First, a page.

Scientists Say Banning St. Patrick’s Day Parades Could Lead To Eradication Of Irish Flu

Better than the real thing - Pittsburghers celebrating St.Pats (by Flickr user DrivingtheNortheast license CC BY 2.0)

Pittsburgh has joined the list of cities that have banned their annual St. Patrick’s Day parade, following the announcement of an earlier ban across the whole of Ireland. Though the intent is to prevent the rapid spread of the cononavirus, infectious disease experts say there may be an entirely different benefit alongside that.

“The effect of these cancellations on the spread of the coronavirus is hard to predict, though it can only help. But our models also suggest a huge side-benefit – the eradication of the Irish flu.”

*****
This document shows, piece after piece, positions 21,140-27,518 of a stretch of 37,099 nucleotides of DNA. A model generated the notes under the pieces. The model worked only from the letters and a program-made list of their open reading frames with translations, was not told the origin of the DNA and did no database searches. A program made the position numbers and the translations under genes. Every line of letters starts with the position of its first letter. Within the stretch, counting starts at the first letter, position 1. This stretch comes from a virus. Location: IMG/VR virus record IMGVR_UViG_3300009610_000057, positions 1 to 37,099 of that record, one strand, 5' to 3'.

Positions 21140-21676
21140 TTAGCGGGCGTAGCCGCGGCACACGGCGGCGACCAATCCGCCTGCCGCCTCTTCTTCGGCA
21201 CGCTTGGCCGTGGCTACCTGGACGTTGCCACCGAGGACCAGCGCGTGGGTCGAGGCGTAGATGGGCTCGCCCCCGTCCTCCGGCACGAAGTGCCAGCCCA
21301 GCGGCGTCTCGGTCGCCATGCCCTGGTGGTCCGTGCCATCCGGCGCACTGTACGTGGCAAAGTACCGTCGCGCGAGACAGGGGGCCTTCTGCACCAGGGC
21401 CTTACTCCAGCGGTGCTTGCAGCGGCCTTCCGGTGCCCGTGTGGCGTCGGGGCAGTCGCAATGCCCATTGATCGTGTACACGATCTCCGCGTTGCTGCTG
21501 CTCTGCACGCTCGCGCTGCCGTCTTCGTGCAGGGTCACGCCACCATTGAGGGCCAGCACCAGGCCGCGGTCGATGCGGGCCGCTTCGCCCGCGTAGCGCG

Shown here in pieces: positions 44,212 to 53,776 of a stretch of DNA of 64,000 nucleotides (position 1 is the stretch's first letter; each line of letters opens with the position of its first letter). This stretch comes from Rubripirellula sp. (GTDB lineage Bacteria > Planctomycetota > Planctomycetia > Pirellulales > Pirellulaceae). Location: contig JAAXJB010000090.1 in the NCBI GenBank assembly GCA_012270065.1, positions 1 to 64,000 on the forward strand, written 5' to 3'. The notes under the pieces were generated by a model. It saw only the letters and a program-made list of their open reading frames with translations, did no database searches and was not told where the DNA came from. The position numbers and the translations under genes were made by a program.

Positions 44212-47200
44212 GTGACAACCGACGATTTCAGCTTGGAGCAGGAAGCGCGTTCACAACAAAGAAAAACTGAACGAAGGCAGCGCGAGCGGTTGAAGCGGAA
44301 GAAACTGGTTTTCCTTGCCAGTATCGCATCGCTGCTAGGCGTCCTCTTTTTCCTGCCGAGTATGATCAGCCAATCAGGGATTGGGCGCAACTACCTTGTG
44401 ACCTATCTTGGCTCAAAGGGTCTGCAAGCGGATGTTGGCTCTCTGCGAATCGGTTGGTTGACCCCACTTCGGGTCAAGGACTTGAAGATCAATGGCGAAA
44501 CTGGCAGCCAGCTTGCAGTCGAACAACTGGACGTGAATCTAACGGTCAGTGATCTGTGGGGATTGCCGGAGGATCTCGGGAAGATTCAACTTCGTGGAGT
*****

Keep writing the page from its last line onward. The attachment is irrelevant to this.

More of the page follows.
The dreaded disease is know to afflict much of the country on and around March 17th, and its impact on the economy can be severe as workers are rendered useless for a day or even two or three.

“Its etiology is still very poorly understood but it’s clear the pathogen responsible prefers to circulate among large gatherings of people dressed in green.”

A particularly cruel feature of the disease is that it strikes the most vulnerable who already struggle with being able to stand up straight or form a coherent sentance. Perhaps unsurprisingly, a lot of myths have sprung up about how to lessen the symtoms.

“Though it makes no biological sense whatsoever, some people say the best cure for the Irish flu is to try to catch it all over again as soon as possible!”

Be the first to comment on "Scientists Say Banning St. Patrick’s Day Parades Could Lead To Eradication Of Irish Flu"

Leave a comment

Your email address will not be published.




Like us on Facebook!